During my visit to the Urgent Care Center for an infected eye late last year, I was reminded that medicine is both art and science. The physician brought in the final paperwork with the instructions for discharge. As we exited the exam room and walked down the hall toward the exit, I peppered the physician with questions – Did he think my eye infection was caused by a virus? Did I have a virus? Did I, in fact, have the flu?
To all of my questions, the physician simply shrugged his shoulders, as if to say, he didn’t know. Now there are tests that could determine if my eye infection was bacterial or viral. However, results from such tests would take a few days. The doctor’s approach — treat the symptoms, watch for improvement, and if my eye got worse return for follow-up.
I was curious though and pushing for answers, wanting his perspective. The physician finally said, ‘you know, it’s all just a bunch of voodoo. There’s so much we really don’t know.’ I burst out laughing. How refreshing to hear a physician say, in so many words, that doctors don’t always have the answers.
Medicine as Science
Medicine as Art
Acknowledging the mystery in medicine is a step in the right direction. According to Dr. Ricardo Rosenkranz², magic may serve to provide the insight, perspective, and passage to a deeper connection between physician and patient.
In December of 2016, I had the privilege to attend a magic show highlighting this relationship between magic and medicine.³ The magician was Dr. Ricardo Rosenkranz, a practicing physician and Assistant Professor in Clinical Pediatrics at the Northwestern University Feinberg School of Medicine.
The performance, as all good magic does, mystified and dazzled. But this particular magic show also highlighted –
- the value of listening
- the need for ritual
- the importance of storytelling
- and the power of empathy
— all essential ingredients not just to a great magic show but to best practices in medicine as well. Dr. Rosenkranz is committed to changing medicine . He uses his skills as a magician to first spark the imagination, with the intent to transform behavior, acknowledging both the art and science of medicine.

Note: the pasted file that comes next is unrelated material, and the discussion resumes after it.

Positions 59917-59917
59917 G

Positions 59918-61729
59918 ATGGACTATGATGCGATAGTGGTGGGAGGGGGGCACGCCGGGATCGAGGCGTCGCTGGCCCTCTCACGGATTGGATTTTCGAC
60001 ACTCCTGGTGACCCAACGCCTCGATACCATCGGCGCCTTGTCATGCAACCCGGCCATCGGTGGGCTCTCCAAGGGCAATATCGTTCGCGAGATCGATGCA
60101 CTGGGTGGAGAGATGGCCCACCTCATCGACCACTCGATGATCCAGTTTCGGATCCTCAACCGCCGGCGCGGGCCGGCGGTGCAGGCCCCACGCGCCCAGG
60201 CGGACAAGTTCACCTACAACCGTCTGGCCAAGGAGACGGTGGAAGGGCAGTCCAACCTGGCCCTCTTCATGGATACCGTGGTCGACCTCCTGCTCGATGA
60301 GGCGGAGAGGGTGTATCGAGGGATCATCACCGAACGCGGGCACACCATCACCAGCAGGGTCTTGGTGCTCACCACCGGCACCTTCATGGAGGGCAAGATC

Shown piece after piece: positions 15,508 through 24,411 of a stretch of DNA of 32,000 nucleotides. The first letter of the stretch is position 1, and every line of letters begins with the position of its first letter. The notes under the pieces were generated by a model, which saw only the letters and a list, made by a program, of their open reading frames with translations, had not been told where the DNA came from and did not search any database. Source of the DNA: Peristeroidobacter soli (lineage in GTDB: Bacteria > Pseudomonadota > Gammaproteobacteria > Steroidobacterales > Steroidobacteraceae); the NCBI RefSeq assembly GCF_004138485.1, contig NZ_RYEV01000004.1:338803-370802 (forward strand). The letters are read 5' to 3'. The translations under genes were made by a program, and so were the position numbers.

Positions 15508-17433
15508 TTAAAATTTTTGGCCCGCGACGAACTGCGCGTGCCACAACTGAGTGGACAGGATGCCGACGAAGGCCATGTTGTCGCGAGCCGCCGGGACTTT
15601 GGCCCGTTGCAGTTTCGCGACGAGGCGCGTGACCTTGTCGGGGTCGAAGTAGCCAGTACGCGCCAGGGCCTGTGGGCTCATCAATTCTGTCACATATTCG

Creating a New Path
In addition to his performances, Dr. Rosenkranz has created a “curriculum on magic and medicine for the Medical Humanities and Bioethics Program at Northwestern targeting first and second year medical students. The intent of the program is to help medical students develop a deeper understanding of the doctor-patient relationship.” [as stated in the program]
Dr. Rosenkranz is teaching medical students how to be better doctors. In turn, Dr. Rosenkranz asks patients, as he asks his audience members, to come prepared to engage. By improving the dynamic between physician and patient, there is an opportunity to positively influence the experience, not necessarily the outcome, but the experience.
During times of serious illness, moving forward in the face of uncertainty is challenging. It is essential, however, for both physicians and patients to acknowledge medicine as an imperfect science. There might not always be answers, but it is in this acknowledgement that both physicians and patients can move forward in a healthy way. Medicine is both art and science, come prepared and stay engaged.
¹JAMA Network Open. 2019;2(3):e190096. Doi:10.1001/jamanetworkopen.2019.0096
²The Rosenkranz Mysteries, the Show, About Ricardo Rosenkranz. December 2016
³Medicine is a performance art: combining magic and medicine | Ricardo Rosenkranz | TEDxNorthwesternU. 2015